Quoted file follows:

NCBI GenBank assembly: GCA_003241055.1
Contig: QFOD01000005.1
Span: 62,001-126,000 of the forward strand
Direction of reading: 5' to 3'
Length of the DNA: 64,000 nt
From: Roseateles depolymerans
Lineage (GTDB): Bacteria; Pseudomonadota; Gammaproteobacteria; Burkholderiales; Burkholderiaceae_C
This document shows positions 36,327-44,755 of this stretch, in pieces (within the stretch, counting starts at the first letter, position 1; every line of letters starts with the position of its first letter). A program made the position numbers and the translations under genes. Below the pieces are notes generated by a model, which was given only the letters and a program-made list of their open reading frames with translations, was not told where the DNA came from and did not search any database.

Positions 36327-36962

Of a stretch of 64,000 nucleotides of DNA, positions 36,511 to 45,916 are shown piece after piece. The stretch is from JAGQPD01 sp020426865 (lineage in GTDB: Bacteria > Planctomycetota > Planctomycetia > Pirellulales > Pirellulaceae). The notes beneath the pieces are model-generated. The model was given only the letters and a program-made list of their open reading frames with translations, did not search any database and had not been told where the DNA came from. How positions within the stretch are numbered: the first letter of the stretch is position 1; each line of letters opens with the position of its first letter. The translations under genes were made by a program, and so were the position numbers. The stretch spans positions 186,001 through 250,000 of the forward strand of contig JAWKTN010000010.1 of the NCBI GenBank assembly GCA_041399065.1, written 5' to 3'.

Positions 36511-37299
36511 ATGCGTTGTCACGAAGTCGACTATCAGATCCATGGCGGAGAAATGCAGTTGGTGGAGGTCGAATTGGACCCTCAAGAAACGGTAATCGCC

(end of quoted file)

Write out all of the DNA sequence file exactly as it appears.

NCBI GenBank assembly: GCA_003241055.1
Contig: QFOD01000005.1
Span: 62,001-126,000 of the forward strand
Direction of reading: 5' to 3'
Length of the DNA: 64,000 nt
From: Roseateles depolymerans
Lineage (GTDB): Bacteria; Pseudomonadota; Gammaproteobacteria; Burkholderiales; Burkholderiaceae_C
This document shows positions 36,327-44,755 of this stretch, in pieces (within the stretch, counting starts at the first letter, position 1; every line of letters starts with the position of its first letter). A program made the position numbers and the translations under genes. Below the pieces are notes generated by a model, which was given only the letters and a program-made list of their open reading frames with translations, was not told where the DNA came from and did not search any database.

Positions 36327-36962

Of a stretch of 64,000 nucleotides of DNA, positions 36,511 to 45,916 are shown piece after piece. The stretch is from JAGQPD01 sp020426865 (lineage in GTDB: Bacteria > Planctomycetota > Planctomycetia > Pirellulales > Pirellulaceae). The notes beneath the pieces are model-generated. The model was given only the letters and a program-made list of their open reading frames with translations, did not search any database and had not been told where the DNA came from. How positions within the stretch are numbered: the first letter of the stretch is position 1; each line of letters opens with the position of its first letter. The translations under genes were made by a program, and so were the position numbers. The stretch spans positions 186,001 through 250,000 of the forward strand of contig JAWKTN010000010.1 of the NCBI GenBank assembly GCA_041399065.1, written 5' to 3'.

Positions 36511-37299
36511 ATGCGTTGTCACGAAGTCGACTATCAGATCCATGGCGGAGAAATGCAGTTGGTGGAGGTCGAATTGGACCCTCAAGAAACGGTAATCGCC